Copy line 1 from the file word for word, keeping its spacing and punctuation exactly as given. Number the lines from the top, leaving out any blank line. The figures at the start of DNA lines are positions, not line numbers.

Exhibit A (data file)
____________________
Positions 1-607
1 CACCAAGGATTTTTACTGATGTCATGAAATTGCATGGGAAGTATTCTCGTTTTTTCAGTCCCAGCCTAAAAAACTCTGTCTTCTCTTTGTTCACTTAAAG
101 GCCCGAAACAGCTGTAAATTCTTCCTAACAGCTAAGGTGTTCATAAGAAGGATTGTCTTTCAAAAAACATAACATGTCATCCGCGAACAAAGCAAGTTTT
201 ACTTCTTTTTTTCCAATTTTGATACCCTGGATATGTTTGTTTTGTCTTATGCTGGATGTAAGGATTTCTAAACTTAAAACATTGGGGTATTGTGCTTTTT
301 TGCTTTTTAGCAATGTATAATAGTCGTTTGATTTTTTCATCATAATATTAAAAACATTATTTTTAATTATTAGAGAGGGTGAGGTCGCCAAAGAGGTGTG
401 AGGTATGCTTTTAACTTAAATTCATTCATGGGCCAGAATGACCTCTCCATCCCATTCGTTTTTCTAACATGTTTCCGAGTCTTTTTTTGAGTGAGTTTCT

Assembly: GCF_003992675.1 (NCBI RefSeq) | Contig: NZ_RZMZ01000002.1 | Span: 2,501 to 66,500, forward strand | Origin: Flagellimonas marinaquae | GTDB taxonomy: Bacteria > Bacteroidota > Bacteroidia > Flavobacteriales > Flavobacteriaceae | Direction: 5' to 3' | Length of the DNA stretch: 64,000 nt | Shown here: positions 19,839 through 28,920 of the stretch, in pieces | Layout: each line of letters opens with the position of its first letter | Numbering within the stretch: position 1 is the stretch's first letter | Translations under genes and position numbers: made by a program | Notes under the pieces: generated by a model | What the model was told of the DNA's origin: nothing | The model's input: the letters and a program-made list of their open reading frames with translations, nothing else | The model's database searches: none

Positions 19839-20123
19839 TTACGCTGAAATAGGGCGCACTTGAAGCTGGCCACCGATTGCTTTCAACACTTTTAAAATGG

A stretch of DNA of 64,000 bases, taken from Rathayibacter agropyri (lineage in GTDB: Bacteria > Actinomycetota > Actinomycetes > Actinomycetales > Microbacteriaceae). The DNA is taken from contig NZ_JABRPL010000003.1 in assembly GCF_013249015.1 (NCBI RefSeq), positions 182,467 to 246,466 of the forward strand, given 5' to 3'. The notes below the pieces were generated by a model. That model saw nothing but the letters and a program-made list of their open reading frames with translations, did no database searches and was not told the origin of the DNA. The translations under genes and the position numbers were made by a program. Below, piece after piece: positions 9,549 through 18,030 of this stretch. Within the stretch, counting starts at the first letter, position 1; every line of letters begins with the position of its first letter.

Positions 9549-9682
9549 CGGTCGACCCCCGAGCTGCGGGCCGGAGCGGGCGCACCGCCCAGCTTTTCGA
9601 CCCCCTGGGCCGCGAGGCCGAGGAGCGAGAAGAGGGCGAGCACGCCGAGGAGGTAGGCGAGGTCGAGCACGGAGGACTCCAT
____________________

Positions 1-607